Five Things You Need to Know about the End of the Legislative Session
May 24, 2018
- No action was taken on the commercial industrial property tax inflator. In a win for the commercial real estate industry, the legislature did not re-implement the automatic property tax inflator – which was repealed during the 2017 session. Governor Dayton insisted on reinstating this provision. This issue remains a top priority for NAIOP.
- Major legislation was passed in the final hours of session. Key items that were approved included the tax bill with education funding attached, as well as a bonding bill, a pension bill and a supplemental budget bill. Both the bonding bill and supplemental budget bills included school safety funding – another top priority this session.
- On May 23, Governor Dayton vetoed the tax and supplemental budget bills. This didn’t come as a surprise to many, as he had vowed to veto both bills. He had already vetoed an earlier version of the tax bill. He had 14 days from receiving each bill to decide if he will sign or veto them, but took swift action. He has yet to take action on the other bills on his desk.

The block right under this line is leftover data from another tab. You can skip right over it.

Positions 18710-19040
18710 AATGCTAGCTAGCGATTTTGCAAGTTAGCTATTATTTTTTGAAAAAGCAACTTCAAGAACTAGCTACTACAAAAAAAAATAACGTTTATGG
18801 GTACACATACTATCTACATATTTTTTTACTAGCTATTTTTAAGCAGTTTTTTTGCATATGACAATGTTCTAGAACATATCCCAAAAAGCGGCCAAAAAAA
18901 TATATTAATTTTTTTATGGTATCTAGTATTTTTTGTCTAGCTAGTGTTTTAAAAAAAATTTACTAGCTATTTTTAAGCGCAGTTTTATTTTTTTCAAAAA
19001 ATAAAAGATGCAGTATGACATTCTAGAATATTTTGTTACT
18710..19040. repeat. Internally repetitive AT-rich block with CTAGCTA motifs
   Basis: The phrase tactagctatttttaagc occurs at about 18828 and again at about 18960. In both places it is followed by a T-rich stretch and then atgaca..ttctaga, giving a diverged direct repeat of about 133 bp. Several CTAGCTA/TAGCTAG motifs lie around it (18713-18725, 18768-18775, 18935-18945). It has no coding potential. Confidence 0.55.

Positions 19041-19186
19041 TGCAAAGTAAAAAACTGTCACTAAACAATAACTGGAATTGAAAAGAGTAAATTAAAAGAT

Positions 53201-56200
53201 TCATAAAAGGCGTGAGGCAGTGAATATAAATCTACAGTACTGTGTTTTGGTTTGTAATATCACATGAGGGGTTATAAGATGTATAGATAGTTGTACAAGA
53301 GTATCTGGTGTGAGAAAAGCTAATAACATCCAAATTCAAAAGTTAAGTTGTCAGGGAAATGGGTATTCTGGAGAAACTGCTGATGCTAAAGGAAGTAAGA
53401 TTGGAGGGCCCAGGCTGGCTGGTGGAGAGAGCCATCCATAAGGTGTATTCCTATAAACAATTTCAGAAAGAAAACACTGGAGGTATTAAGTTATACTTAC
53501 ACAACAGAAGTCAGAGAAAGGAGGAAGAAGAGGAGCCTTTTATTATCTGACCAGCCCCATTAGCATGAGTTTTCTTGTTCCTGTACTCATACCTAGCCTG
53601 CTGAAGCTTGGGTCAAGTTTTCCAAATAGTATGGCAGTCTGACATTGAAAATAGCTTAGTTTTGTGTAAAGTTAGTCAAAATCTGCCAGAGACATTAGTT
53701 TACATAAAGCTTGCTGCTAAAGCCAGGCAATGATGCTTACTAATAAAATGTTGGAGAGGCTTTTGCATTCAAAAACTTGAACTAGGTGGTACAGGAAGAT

- Minnesotans’ tax returns next year will likely be complicated. Without federal tax conformity – which was included in the tax bill – 2018 state tax returns will be a lengthy, complex process. Some Minnesotans will face a tax increase. Tax conformity could still be passed in January 2019, but that would not allow adequate time to prepare for the changes before Minnesotans start filing their tax returns.
- Campaign season is in full swing. With every state house seat, congressional seat and all state-wide offices on the ballot this November, many Minnesota candidates are already in campaign mode. August primaries will quickly be upon us, and mid-term elections are not far behind. GOP state representatives will be focused on holding their majority as DFLers try to flip control of the House. No doubt, Minnesota is going to be a state to watch this election cycle.